Review: 'Hello, Dolly!' with Sandi Patty and the Indianapolis Symphony Orchestra

January 14, 2012
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It’s so nice to have you back where you belong.

That’s what the Harmonia Gardens waiters famously sing to matchmaking widow Dolly Levi and that’s what I’m saying to the Indianapolis Symphony Orchestra and its musicals in concert.

A few seasons back, the ISO combined its talents with top Broadway pros and crafted a magical “Guys and Dolls.” Sans sets but with music on a scale unheard of on Broadway, it delivered a show that made even my New York theater geek friends jealous. The ISO is now taking a similar run at “Hello, Dolly!” and, while the result isn’t as transcendent as “Guys and Dolls,” it’s still a delight.

Selfish note to the ISO: I don’t usually make programming requests, but please do one of these every year. Please. Like Dolly at her favorite eatery, these productions belong on the Hilbert Circle Theatre stage. (Or the Palladium, where pops shows are featured on select Sunday evenings).

If such concerts only offered an opportunity to hear a warhorse Broadway score with full orchestra, that would be enough. But maestro Jack Everly and executive producer Ty A. Johnson don’t settle for shortcuts.

First, they’ve lured a musical star into the lead. Okay, so Sandi Patty may not yet have the acting chops--at least, not yet--to head a full production of “Dolly,” but for a concert production, she delivers as promised. Carol Channing isn't missed.

It helps that the show has been tinkered with a bit to take some of the early weight off of her shoulders. Specifically, the cut-before-Broadway song “Penny in My Pocket,” offered early in the show by Horace Vandergelder, the man Dolly’s targeted for marriage, helps strengthen that character. It also served to give more stage time to the wonderful Gary Beach (a Tony-winner for Broadway’s “The Producers” and a vet of the ISO “Guys and Dolls”).

When you’ve got two high-profile leads, it may be forgiven if the supporting cast was second tier. But Everly and company go the extra casting mile with the enigmatic James T. Lane (from Broadway’s “The Scottsboro Boys”) and NY theater vet Laura Shoop (offering a beautifully sung “Ribbons Down My Back”) standing out in a consistently strong company.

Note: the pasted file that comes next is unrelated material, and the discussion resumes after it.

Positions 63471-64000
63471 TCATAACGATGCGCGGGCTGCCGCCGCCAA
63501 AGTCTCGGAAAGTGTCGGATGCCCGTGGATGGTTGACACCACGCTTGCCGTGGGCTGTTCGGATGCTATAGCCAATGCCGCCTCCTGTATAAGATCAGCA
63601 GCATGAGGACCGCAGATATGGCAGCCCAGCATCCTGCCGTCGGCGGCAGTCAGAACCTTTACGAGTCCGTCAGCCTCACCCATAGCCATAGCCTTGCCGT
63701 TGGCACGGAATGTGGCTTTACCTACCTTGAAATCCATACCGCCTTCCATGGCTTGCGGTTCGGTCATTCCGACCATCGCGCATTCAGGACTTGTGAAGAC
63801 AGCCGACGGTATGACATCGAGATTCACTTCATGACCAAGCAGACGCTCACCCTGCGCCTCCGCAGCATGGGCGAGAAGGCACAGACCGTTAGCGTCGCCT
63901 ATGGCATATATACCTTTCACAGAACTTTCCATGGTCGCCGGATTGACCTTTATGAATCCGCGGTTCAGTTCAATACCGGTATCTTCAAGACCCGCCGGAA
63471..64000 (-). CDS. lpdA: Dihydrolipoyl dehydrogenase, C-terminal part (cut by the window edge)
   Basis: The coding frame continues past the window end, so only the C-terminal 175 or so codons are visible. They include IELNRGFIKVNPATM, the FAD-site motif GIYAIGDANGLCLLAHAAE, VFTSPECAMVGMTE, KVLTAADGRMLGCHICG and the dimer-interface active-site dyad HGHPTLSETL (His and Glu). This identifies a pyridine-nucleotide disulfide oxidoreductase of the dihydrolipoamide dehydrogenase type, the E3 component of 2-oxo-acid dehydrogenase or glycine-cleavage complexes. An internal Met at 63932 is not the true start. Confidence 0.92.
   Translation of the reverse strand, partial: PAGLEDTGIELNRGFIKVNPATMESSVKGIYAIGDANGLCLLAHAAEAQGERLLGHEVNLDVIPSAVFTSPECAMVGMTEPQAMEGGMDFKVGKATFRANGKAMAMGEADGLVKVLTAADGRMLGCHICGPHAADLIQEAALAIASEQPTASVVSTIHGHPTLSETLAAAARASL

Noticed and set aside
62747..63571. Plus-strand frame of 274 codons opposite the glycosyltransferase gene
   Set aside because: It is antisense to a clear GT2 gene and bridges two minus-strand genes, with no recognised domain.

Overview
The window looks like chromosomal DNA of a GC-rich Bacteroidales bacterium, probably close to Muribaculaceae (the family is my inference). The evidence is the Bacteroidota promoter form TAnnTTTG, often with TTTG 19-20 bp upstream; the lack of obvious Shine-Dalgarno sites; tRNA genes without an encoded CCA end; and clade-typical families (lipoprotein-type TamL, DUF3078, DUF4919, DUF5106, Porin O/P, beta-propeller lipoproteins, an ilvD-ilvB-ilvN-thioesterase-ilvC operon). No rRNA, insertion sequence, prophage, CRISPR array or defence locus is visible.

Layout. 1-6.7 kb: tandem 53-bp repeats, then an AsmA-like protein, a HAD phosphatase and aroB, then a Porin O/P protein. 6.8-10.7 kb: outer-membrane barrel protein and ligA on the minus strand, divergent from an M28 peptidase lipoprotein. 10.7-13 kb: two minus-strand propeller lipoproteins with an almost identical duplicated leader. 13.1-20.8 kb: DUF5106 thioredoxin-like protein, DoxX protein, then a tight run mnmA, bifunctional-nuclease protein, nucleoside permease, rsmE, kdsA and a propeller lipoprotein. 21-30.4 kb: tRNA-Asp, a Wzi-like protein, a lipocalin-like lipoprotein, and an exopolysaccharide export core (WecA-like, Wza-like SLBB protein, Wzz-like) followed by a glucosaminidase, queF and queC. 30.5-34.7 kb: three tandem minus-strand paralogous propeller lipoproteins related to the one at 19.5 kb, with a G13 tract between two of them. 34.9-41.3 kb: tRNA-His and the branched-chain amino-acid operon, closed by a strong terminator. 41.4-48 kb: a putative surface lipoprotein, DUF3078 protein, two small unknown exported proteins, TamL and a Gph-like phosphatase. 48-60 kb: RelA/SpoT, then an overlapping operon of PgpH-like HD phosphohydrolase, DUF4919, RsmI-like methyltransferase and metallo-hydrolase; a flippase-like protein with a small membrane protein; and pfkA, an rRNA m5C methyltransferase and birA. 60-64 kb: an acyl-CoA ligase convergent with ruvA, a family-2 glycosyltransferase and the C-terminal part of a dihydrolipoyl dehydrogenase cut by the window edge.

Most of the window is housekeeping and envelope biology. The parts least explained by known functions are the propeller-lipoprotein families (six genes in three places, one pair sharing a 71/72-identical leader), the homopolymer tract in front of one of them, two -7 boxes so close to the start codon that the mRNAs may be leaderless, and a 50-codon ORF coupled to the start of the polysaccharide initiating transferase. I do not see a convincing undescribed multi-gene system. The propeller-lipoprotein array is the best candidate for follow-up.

What is lost? Well, some of the dialogue is trimmed, the farcical elements in Act II don't quite play. And iif you really were hoping to see the big polka competition, sorry. But those are small, small sacrifices for musical theater bliss.

Go--before this particularly pleasurable parade passes by. 

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  1. A Tilted Kilt at a water park themed hotel? Who planned that one? I guess the Dad's need something to do while the kids are on the water slides.

  2. Don't come down on the fair for offering drinks. This is a craft and certainly one that belongs in agriculture due to ingredients. And for those worrying about how much you can drink. I'm sure it's more to do with liability than anything else. They don't want people suing for being over served. If you want a buzz, do a little pre-drinking before you go.

  3. I don't drink but go into this "controlled area" so my friend can drink. They have their 3 drink limit and then I give my friend my 3 drink limit. How is the fair going to control this very likely situation????

  4. I feel the conditions of the alcohol sales are a bit heavy handed, but you need to realize this is the first year in quite some time that beer & wine will be sold at the fair. They're starting off slowly to get a gauge on how it will perform this year - I would assume if everything goes fine that they relax some of the limits in the next year or couple of years. That said, I think requiring the consumption of alcohol to only occur in the beer tent is a bit much. That is going to be an awkward situation for those with minors - "Honey, I'm getting a beer... Ok, sure go ahead... Alright see you in just a min- half an hour."

  5. This might be an effort on the part of the State Fair Board to manage the risk until they get a better feel for it. However, the blanket notion that alcohol should not be served at "family oriented" events is perhaps an oversimplification. and not too realistic. For 15 years, I was a volunteer at the Indianapolis Air Show, which was as family oriented an event as it gets. We sold beer donated by Monarch Beverage Company and served by licensed and trained employees of United Package Liquors who were unpaid volunteers. And where did that money go? To central Indiana children's charities, including Riley Hospital for Children! It's all about managing the risk.

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